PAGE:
Slide 1: California’s 40th congressional district is a largely Hispanic district that contains the areas of Downey, Mayhood, Vernon, East Los Angeles, Los Angeles, Bell, Bell Gardens, and more. In the last 10 years, the Hispanic population has increased by 7.3 percentage points. Due to this large Hispanic population and its increase, I predict that California 40’s immigrants are more likely to have a feeling of belonging and will be able to socially integrate better. This is based on the research from Fernández-Kelly 2019, who studied the integration paradox in Princeton (where there are lots of opportunities for immigrants but a smaller immigrant population) and in Trenton (where there are less opportunity but a larger immigrant population). Here she found that a large Latino presence can create a feeling of belonging to other Latino immigrants, this would help them socially integrate better. In the research done by Abrajano and Hajnal 2015, who studied the consequences of negative attitudes towards immigration, they state that in a large Hispanic population, whites are more likely to think immigration is a serious problem. Based on this, I also predict that whites in California 40 are more likely to think immigration is a serious issue.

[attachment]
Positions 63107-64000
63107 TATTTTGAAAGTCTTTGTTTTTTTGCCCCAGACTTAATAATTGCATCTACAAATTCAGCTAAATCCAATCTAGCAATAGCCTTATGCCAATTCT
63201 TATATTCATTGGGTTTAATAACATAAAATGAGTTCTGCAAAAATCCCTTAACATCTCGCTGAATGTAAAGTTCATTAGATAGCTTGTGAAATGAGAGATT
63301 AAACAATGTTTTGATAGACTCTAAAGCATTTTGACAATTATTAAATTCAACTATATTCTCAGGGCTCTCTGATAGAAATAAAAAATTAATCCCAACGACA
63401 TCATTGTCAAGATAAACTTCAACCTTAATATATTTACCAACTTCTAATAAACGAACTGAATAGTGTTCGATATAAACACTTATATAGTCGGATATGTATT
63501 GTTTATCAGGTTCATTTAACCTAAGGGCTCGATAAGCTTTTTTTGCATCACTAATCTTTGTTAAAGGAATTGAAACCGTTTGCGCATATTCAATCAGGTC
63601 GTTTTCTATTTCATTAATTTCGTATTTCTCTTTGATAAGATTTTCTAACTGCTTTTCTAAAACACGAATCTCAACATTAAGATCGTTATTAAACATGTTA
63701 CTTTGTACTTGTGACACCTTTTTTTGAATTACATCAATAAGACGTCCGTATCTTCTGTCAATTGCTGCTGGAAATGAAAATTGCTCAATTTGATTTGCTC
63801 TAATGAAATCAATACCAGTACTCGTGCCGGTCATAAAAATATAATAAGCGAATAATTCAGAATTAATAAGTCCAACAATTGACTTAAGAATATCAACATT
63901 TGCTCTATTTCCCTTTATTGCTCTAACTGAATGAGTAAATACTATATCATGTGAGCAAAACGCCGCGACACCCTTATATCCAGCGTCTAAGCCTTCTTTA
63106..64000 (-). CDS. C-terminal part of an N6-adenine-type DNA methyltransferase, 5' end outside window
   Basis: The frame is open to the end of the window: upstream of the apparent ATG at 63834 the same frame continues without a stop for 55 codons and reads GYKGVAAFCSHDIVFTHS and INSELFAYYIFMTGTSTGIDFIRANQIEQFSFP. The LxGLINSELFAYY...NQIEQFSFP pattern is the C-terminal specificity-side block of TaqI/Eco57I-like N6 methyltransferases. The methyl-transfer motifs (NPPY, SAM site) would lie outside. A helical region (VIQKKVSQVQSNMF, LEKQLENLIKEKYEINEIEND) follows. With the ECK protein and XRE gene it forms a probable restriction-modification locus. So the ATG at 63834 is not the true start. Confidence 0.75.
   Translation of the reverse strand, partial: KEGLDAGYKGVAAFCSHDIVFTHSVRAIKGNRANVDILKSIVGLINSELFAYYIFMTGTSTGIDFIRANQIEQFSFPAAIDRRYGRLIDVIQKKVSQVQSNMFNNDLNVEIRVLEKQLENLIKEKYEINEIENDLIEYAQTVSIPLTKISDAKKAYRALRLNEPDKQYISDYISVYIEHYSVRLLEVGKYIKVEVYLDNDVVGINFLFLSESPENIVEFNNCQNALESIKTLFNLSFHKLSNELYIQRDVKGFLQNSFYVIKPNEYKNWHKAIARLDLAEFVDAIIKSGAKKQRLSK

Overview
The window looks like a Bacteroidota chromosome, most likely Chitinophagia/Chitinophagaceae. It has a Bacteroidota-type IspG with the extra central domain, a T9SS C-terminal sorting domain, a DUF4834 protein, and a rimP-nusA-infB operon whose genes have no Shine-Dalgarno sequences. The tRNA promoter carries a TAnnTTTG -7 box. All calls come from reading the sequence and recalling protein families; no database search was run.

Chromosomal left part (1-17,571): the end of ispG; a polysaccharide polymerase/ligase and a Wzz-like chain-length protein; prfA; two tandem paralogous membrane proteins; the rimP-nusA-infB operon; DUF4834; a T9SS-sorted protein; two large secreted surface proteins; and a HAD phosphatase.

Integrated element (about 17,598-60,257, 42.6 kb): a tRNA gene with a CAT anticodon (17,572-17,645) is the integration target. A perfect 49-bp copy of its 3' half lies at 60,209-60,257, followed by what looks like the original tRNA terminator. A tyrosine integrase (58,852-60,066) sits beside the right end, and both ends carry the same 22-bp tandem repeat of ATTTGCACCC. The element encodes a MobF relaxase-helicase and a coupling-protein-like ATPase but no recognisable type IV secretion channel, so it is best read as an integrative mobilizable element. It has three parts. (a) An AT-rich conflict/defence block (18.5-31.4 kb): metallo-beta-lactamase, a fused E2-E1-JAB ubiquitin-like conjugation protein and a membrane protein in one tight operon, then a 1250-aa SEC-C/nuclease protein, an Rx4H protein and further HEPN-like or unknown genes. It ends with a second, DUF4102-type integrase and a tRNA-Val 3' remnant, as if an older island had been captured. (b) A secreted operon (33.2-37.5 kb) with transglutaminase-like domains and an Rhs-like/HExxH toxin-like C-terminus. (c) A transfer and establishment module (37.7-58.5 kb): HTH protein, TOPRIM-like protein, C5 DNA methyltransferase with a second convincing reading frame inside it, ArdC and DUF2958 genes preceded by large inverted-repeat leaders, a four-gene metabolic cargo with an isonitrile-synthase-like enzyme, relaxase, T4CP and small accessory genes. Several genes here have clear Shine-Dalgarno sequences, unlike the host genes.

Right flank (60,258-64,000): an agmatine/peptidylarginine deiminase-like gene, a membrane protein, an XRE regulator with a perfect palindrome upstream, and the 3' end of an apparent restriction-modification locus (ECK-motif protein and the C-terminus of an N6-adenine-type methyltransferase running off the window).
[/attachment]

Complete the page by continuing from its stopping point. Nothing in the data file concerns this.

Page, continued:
Slide 2: To test my prediction I interviewed two immigrants that live in California’s 40th congressional district, Sandra Vilariño and Erick Vilariño. I asked them individually where they immigrated from and when, as well as why and what the process was like. The interview questions were as following: What are the different population or ethnic groups in the area and have you noticed any changes in them over the last 10 years, or since you arrived in the US? What impact would you say these demographic shifts have had on the community? Has this affected your daily life activities or political participation? What are the major issues immigrants face in this area? What could be done to fix this? Would you generally say there is widespread acceptance and openness to immigrants by non-immigrant or white American population? What do you think their opinion is and has it changed in the last 10 years? Do you feel represented in politics? Do you and other immigrants you know participate in voting or have high levels of participation? What would help you vote or feel better represented in your district? Do you feel you belong in your district? I believe these questions will help me see how the impact of California 40’s population change on the immigrant experience.